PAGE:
If you produce food conveyor belts, for instance, you will want to design with sanitation in mind. This means working with the processor to better understand the layout of their facility. Do they have a dedicated area with enough space to properly dismantle and clean the conveyor belt? Are there any particularly pronounced nooks and crannies that make regular sanitation difficult? Has your piece of equipment been certified with a 3-A Sanitary Standards, Inc. seal? The last point may be a necessary step in ensuring that you, as a manufacturer, are upholding the promises that you are putting forth. Food equipment certification from the NSF ensures that your equipment meets the most stringent regulatory standards.
As a producer of food processing equipment, you know that your product is only effective when used correctly. Luckily, FSMA puts total control in the hands of the processor, meaning they are completely responsible for each component of their supply chain. But liability aside, it’s still in your best interest to confirm that the person in charge understands how every facet of their new equipment works.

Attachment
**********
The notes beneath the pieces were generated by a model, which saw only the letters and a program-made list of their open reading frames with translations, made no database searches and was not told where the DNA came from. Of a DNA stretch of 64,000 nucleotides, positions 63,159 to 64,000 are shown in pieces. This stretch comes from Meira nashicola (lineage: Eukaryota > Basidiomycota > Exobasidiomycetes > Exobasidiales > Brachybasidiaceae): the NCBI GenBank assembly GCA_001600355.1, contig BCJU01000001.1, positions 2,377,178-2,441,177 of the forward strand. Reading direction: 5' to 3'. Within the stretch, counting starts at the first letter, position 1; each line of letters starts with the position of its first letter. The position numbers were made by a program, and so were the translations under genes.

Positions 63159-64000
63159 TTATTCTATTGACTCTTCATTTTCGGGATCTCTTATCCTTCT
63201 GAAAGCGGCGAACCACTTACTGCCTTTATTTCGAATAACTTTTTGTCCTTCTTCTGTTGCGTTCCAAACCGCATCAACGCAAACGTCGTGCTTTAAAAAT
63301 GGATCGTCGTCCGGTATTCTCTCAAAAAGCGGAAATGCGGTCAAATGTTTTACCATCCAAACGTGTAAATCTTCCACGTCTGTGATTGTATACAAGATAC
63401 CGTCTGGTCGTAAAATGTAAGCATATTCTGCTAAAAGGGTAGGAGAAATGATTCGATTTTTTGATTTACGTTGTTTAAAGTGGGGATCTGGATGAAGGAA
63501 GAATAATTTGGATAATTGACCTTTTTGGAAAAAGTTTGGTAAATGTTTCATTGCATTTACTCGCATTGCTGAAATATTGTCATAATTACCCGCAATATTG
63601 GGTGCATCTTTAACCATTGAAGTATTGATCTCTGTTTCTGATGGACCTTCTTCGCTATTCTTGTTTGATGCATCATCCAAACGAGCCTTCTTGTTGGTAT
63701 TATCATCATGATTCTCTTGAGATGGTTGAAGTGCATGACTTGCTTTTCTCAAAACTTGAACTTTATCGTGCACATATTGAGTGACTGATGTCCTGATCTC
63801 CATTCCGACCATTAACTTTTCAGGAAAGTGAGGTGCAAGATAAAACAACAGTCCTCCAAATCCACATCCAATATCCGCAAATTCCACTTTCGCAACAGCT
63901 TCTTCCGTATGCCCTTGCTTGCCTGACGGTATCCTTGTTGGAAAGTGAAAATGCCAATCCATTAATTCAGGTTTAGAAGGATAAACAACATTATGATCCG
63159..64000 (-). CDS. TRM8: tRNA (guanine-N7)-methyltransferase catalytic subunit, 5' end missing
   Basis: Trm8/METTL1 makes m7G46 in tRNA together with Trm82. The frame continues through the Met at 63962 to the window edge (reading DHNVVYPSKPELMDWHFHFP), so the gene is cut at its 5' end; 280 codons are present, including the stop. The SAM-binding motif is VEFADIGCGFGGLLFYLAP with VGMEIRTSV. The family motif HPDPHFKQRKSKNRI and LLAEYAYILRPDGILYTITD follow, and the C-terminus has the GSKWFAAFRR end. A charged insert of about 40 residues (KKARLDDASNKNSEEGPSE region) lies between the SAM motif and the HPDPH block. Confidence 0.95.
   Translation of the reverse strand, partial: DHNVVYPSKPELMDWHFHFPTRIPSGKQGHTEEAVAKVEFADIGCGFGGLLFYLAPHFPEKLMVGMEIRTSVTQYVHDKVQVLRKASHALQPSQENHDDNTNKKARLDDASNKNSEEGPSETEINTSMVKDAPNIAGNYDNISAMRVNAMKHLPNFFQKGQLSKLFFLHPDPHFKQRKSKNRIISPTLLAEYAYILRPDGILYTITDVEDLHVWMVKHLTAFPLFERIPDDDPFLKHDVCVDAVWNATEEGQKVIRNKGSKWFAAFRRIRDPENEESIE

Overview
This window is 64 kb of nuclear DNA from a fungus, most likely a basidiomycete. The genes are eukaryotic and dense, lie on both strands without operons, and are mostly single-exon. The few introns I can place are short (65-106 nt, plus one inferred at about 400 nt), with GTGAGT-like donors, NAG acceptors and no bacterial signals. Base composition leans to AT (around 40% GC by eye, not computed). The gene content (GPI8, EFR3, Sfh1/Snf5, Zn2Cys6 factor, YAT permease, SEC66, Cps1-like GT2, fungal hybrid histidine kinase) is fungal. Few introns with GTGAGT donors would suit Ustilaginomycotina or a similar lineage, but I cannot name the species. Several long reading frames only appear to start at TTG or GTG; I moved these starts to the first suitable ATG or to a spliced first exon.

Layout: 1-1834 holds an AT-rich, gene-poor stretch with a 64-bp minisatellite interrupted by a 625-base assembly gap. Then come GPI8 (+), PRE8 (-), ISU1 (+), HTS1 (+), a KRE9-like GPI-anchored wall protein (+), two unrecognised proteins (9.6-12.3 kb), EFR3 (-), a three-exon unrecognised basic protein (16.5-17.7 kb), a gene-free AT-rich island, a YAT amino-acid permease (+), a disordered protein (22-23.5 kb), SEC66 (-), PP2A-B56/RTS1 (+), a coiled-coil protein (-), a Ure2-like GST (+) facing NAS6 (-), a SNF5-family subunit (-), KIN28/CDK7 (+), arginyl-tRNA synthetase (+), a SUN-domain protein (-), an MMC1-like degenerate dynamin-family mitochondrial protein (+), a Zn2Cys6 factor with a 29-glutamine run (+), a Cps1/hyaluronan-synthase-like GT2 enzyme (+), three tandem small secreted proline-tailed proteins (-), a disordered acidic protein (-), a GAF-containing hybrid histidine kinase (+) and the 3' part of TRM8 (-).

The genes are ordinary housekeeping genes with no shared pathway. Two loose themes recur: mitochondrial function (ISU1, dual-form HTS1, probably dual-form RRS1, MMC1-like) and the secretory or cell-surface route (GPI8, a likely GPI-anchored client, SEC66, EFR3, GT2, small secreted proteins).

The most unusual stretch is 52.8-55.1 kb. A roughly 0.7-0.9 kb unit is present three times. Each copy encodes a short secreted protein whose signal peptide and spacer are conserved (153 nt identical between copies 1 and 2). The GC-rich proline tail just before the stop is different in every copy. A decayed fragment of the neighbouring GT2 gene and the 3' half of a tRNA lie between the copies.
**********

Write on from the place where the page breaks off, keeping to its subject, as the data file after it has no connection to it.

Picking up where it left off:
This confirmation might come in different forms depending on the situation, from the creation of comprehensive training manuals to conducting training seminars. But, whatever your customer decides, these days, processors are hyper-focused on achieving total compliance; breaking the process down so that the necessary employees can operate and sanitize the equipment masterfully is key.
For more information on the specifics surrounding the FSMA guidelines and what they mean for your food equipment business, visit the following resources: